SH59938. Silver grosch, Radushev-Zhekov type 1.8.1; Youroukova-Penchev 53, EF, weight 1.886 g, maximum diameter 21.3 mm, die axis 180o, obverse Christ Pantokrator enthroned facing, nimbate, raising right hand in blessing, gospels in left hand, IC - XC (Greek abbreviation: Iισους Xριστος - Jesus Christ) flanking Christ's head; reverse Todor Svetoslav standing facing, cruciform scepter in right; SOLD


Bulgarian Empire, Theodore Svetoslav, 1300 - 1322

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Tsar Theodore Svetoslav was a wise and capable ruler who brought stability and relative prosperity to the Bulgarian Empire after two decades of constant Mongol intervention in the internal issues of the Empire. His reign began with the recovery of Southern Bessarabia and a few years later defeated the Byzantines and took back most of northern Thrace occupied by them during the crisis. After 1307 he implemented a peaceful policy towards all neighbors which resulted in expanded trade and economic growth.
SH63694. Silver gros, Ljubitsch 11 (table II, 20), EF, weight 1.666 g, maximum diameter 21.74 mm, die axis 180o, Tirnovo mint, obverse Christ Pantokrator enthroned facing, nimbate, raising right hand in blessing, gospels in left hand, IC - XC (Greek abbreviation: Iισους Xριστος - Jesus Christ) flanking Christ's head; reverse the king standing facing, holding a cruciform scepter over his right shoulder; ex Gorny & Mosch, auction 201, lot 5132; rare; SOLD


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Mitso Asen was married to Maria, the daughter of Ivan Asen II (1218-1241). He took the throne in 1256 after the murder of her cousin, Kaliman Asen II. The nobility proclaimed Constantine Tikh tsar in 1257. Mitso had to flee to the court of Michael VIII Palaiologos at Nicaea from whom he received lands in Troas.
SH63701. Bronze trachy, Radushev-Zhekov type 1.6.2-5, Youroukova-Penchev 137, VF, double struck, weight 2.340 g, maximum diameter 25.1 mm, die axis 180o, Tarnovo mint, 1256 - 1257; obverse Nimbate facing half length figure of Saint Nicholas, raising right hand in benediction, Gospels in left; reverse half length figure of the Emperor, three pronged scepter in right over shoulder, cross in left, monogram on left; rare; SOLD


Bulgaria, Second Empire, Konstantin I Tikh, 1257 - 1277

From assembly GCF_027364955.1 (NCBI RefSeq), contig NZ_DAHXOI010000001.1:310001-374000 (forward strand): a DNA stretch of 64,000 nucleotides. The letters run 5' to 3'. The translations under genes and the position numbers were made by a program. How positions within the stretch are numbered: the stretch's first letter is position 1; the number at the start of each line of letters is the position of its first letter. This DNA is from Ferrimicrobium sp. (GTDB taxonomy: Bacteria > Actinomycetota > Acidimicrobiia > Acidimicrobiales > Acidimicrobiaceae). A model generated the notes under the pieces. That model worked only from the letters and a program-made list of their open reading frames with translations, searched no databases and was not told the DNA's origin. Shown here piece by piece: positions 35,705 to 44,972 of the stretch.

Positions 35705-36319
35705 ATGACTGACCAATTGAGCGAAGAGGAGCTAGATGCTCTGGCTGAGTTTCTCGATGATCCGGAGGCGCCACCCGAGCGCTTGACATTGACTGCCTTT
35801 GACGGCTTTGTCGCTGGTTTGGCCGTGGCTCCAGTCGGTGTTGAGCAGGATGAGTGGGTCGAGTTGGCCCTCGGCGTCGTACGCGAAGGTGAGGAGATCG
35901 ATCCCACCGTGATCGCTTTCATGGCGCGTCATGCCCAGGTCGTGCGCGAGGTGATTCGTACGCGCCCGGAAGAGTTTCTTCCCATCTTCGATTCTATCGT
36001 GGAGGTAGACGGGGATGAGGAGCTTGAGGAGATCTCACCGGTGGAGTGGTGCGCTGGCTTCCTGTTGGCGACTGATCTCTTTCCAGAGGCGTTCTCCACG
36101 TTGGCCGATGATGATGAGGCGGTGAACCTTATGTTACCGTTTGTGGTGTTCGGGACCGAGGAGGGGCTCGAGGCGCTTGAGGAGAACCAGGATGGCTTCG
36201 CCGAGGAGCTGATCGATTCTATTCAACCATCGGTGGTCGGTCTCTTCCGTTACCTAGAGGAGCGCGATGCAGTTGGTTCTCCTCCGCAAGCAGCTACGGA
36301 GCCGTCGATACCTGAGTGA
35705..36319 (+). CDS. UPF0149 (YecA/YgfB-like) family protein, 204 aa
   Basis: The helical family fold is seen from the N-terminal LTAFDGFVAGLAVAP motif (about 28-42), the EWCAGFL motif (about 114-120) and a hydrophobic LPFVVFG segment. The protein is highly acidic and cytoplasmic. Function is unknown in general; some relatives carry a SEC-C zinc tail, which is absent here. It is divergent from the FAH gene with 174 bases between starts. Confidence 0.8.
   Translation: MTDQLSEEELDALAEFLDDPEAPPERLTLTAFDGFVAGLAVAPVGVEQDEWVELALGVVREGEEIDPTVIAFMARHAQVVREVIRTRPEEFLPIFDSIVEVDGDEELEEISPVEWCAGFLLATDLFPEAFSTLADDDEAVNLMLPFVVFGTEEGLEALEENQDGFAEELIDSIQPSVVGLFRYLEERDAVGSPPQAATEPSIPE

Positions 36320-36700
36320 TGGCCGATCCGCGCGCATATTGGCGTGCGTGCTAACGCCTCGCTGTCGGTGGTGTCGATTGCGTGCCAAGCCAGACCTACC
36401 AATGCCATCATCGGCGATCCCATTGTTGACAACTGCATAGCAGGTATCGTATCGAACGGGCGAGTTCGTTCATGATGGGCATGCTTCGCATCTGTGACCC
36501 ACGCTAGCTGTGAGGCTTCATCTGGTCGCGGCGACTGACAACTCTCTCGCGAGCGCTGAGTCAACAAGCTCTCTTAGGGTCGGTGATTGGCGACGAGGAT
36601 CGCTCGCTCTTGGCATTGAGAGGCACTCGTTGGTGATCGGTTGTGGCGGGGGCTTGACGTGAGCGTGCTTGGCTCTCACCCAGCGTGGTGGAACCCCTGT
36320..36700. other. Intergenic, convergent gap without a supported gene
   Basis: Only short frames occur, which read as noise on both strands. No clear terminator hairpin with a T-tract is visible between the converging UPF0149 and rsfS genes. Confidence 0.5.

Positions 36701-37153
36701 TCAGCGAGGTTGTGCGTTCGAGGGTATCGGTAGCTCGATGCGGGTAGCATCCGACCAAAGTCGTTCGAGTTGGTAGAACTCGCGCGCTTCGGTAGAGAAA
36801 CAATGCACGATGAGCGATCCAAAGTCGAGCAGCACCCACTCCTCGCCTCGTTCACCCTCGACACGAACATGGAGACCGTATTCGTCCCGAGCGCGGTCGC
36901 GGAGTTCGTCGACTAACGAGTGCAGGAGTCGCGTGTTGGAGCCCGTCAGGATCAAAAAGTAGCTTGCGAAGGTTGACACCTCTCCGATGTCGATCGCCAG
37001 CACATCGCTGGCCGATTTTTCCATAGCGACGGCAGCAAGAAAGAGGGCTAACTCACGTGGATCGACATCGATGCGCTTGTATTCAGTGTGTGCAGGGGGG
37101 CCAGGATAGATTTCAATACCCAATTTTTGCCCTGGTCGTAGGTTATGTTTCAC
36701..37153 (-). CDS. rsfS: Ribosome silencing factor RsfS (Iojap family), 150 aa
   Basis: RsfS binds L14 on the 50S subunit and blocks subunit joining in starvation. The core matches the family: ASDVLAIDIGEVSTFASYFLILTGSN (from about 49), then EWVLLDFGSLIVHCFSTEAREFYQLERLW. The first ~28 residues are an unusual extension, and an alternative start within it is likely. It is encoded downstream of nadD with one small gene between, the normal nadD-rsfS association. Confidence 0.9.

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Read more about Konstantin I Tikh on Wikipedia.
ME34842. Copper trachy, Radushev-Zhekov type 1.4.11, Youroukova-Penchev 42, VF, weight 2.749 g, maximum diameter 26.1 mm, die axis 180o, obverse facing nimbate bust of Christ, IC - XC (Greek abbreviation: Iισους Xριστος - Jesus Christ) flanking Christ's head; reverse Konstantin on horseback right, holding patriarchal cross; rare; SOLD


Bulgaria, Ivan Alexander and Mikhail Asen, 1331 - 1355 A.D.

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Ivan Alexander met Byzantine and Serbian threats, and led economic recovery and a cultural renaissance. But later he was overwhelmed by Ottoman and Hungarian invasions, and the Black Death. In an ill-fated effort to combat these problems, he divided the country between his two sons. Bulgaria would face the imminent Ottoman conquest weakened and divided.
ME26458. Silver grosch, Radushev-Zhekov 1.13.3 - 6, Choice EF, weight 1.606 g, maximum diameter 21.2 mm, die axis 180o, 1331 - 1355 A.D.; obverse Christ, nimbate, enthroned, facing, with both hands raised in benediction, monogram either side; reverse Ivan and Mikhail standing facing, holding standard in center, two stars inner fields, monogram in outer fields; very nice for the type; SOLD


Bulgaria, Ivan Alexander and Mikhail Asen, 1331 - 1355 A.D.

Click for a larger photo
Ivan Alexander met Byzantine and Serbian threats, and led economic recovery and a cultural renaissance. But later he was overwhelmed by Ottoman and Hungarian invasions, and the Black Death. In an ill-fated effort to combat these problems, he divided the country between his two sons. Bulgaria would face the imminent Ottoman conquest weakened and divided.
ME26459. Silver grosch, Radushev-Zhekov 1.13.3 - 6, EF, weight 1.765 g, maximum diameter 21.3 mm, die axis 180o, 1331 - 1355 A.D.; obverse Christ, nimbate, enthroned, facing, with both hands raised in benediction, monogram either side; reverse Ivan and Mikhail standing facing, holding standard in center, two stars inner fields, monogram in outer fields; very nice for the type; SOLD




  




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REFERENCES|

Dimnik, M. & J. Dobrinić. Medieval Slavic Coinages in the Balkans. (London, 2008).
Dochev, K. Coins and Coin Usage in Turnovo (XII-XIV c.). (Tirnovo, 1992).
Jordanov, I. Corpus of Byzantine Seals from Bulgaria. (Sofia, 2003).
Krause, C. & C. Mishler. Standard Catalog of World Coins. (Iola, WI, 2010 - ).
Mouchmoff, A. Numismatique et Sigillographie Bulgares. (Sofia 1924).
Raduchev A. & G. Zhekov. Catalogue of Bulgarian Coins. (Sophia, 1999).
Romanoff, D. The Orders, Medals and History of the Kingdom of Bulgaria. (Denmark, 1982).
Youroukova P. & V. Penchev. Bulgarian Medieval Coins and Seals. (Sofia, 1990).

Catalog current as of Thursday, October 17, 2019.
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Bulgarian Coins